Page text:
American Sociological Association

Search

Search

The search found 564 results in 0.02 seconds.

Search results

  1. A Recipe for Disaster: Framing Risk and Vulnerability in Slum Relocation Policies in Chennai, India

    This article investigates how governments use dramatic natural events such as disasters to justify potentially unpopular policy interventions. I use the case of the southern Indian city of Chennai to explore how different arms of the government have historically engaged with the question of slum tenure from the 1960s until the present moment. Using archival methods, I analyze policy documents to excavate how slums have been framed within the context of political and policy imperatives.

  2. Borders within Borders: The Impact of Occupational Licensing on Immigrant Incorporation

    Over the past four decades, occupational regulation, particularly licensing, which creates a legal right to practice, has engulfed the American occupational structure. Occupational licensure research typically offers theoretical arguments suggesting that licensing limits individuals’ entry into an occupation. For migrants arriving with little financial capital, licensing requirements can act as substantial barriers to occupational entry.
  3. Listening for the Interior in Hip-Hop and R&B Music

    This article analyzes how four Black musical artists make “quiet,” or the inner life of African Americans, legible. Specifically, we consider ways that the quiet found within the lyrics of recent acclaimed albums from two hip-hop artists and two neo-soul artists—Kendrick Lamar’s DAMN (2017) and Rapsody’s Laila’s Wisdom (2017), Solange’s A Seat at the Table (2016) and Maxwell’s blackSUMMERS’night (2016), respectively—offer subtle, quotidian challenges to oppression, dehumanization, and objectification.
  4. Causal Relationship or Not? Nationalism, Patriotism, and Anti-immigration Attitudes in Germany

    Despite broad research on the connection between in-group and out-group attitudes, empirical studies dealing with the relationship between nation-related and anti-immigration attitudes rarely provide a consistent theoretical framework. On one hand, it is assumed that if persons agree with nationalistic statements, they might develop an orientation against strangers. On the other hand, one might imagine the existence of simple factor correlations among nationalism, patriotism, and anti-immigration attitudes.
  5. “He Explained It to Me and I Also Did It Myself”: How Older Adults Get Support with Their Technology Uses

    Given that older adults constitute a highly heterogeneous group that engages with digital media in varying ways, there is likely to be large variation in technology support needs, something heretofore unaddressed in the literature. Drawing on in-depth qualitative interviews with a multinational sample of older adults, the authors explore the support needs of older adults for using digital media, including their perceptions of whether the support they receive meets their needs.
  6. Leveraging Youth: Overcoming Intergenerational Tensions in Creative Production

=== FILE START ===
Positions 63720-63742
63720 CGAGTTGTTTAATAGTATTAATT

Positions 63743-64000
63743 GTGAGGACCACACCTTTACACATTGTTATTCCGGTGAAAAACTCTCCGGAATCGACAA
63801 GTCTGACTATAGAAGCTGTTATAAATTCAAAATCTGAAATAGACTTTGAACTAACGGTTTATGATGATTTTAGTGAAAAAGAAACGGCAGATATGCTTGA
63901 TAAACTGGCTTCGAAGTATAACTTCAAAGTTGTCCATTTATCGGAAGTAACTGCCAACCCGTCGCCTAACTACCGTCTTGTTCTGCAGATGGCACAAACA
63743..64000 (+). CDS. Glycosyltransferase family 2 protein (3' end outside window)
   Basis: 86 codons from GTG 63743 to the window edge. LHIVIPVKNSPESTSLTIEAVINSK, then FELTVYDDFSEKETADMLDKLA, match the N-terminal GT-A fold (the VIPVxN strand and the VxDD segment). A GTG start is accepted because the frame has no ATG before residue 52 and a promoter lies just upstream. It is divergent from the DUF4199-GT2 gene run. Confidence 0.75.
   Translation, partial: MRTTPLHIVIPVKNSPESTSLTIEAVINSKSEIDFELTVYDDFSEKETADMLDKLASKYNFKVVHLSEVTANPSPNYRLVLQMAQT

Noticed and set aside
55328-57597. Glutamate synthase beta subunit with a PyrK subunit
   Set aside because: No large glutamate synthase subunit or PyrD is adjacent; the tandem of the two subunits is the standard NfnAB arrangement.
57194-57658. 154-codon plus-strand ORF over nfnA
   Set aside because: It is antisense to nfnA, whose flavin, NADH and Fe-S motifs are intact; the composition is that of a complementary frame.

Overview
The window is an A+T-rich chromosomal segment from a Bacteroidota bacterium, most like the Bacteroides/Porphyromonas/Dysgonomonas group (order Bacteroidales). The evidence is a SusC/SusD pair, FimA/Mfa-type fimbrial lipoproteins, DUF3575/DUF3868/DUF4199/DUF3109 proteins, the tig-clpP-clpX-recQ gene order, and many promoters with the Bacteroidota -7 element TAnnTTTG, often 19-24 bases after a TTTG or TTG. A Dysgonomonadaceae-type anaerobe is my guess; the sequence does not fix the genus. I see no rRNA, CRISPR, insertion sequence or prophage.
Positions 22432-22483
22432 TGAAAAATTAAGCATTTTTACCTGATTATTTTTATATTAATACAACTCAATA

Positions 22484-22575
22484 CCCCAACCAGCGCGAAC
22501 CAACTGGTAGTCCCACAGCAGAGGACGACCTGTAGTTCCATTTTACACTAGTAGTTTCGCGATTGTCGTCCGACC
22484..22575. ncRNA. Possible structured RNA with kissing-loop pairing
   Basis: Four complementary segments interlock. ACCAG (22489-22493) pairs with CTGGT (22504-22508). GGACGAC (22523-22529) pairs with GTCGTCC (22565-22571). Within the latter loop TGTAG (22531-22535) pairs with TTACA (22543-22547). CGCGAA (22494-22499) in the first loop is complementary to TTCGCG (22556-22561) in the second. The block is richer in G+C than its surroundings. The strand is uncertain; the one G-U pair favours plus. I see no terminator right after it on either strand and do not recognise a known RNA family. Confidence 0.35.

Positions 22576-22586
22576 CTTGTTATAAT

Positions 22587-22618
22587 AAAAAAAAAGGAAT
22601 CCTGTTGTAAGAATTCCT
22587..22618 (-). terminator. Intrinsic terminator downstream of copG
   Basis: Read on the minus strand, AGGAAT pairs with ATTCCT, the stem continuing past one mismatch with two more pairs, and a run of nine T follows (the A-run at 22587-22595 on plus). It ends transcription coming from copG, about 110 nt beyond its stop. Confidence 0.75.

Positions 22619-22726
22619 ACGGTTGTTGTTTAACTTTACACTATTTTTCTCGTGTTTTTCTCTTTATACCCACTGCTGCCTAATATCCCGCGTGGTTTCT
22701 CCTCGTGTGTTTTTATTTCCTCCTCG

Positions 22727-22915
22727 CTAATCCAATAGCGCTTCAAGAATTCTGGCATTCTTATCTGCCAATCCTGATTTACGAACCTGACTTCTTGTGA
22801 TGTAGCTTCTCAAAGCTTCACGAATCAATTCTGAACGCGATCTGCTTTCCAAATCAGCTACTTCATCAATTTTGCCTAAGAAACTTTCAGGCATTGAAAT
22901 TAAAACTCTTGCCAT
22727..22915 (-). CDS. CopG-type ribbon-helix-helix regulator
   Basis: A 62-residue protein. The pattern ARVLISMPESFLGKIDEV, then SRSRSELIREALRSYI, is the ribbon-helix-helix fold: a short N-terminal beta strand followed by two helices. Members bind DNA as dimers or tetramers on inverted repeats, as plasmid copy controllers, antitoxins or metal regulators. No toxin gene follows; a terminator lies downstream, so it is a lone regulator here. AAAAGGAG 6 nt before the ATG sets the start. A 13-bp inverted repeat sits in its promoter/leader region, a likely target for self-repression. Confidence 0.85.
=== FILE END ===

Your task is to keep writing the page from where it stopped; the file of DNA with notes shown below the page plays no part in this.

The sociological literature on creativity would suggest that collaboration between newcomers and more experienced members of an art world results in the fruitful combination of novelty and usefulness, though not without some conflict.
  7. Does Socio-structural Context Matter? A Multilevel Test of Sexual Minority Stigma and Depressive Symptoms in Four Asia-Pacific Countries

    In the Asia-Pacific region, individual sexual stigma contributes to elevated rates of depression among sexual minority men. Less well understood is the role of socio-structural sexual stigma despite evidence that social context influences the experience of stigma. We use data from the United Nations Multi-country Study on Men and Violence to conduct a multilevel test of associations between individual- and cluster unit–level indicators of sexual stigma and depressive symptoms among sexual minority men (n = 562).
  8. Longer—but Harder—Lives?: The Hispanic Health Paradox and the Social Determinants of Racial, Ethnic, and Immigrant–Native Health Disparities from Midlife through Late Life

    Though Hispanics live long lives, whether a “Hispanic paradox“ extends to older-age health remains unclear, as do the social processes underlying racial-ethnic and immigrant-native health disparities. Using data from the Health and Retirement Study (2004–2012; N = 6,581), we assess the health of U.S.- and foreign-born Hispanics relative to U.S.-born whites and blacks and examine the socioeconomic, stress, and behavioral pathways contributing to health disparities.
  9. Newcomers and Old Timers: An Erroneous Assumption in Mental Health Services Research

    Based on the premise that treatment changes people in ways that are consequential for subsequent treatment-seeking, we question the validity of an unrecognized and apparently inadvertent assumption in mental health services research conducted within a psychiatric epidemiology paradigm. This homogeneity assumption statistically constrains the effects of potential determinants of recent treatment to be identical for former patients and previously untreated persons by omitting treatment history or modeling only main effects.
  10. Lay Pharmacovigilance and the Dramatization of Risk: Fluoroquinolone Harm on YouTube

    Sociologists have documented how the pharmaceutical industry has corrupted pharmacovigilance (PV), defined as the practices devoted to detecting and preventing adverse drug reactions (ADRs). In this article, I juxtapose the official postmarketing system of PV with firsthand accounts of ADRs as found in 60 YouTube vlogs created by 29 individuals who recount debilitating reactions to fluoroquinolones, a common class of antibiotics. Whereas official PV is said to contribute the banalization of risk, these vlogs exemplify the dramatization of risk. I consider the vlogs as instances of lay PV.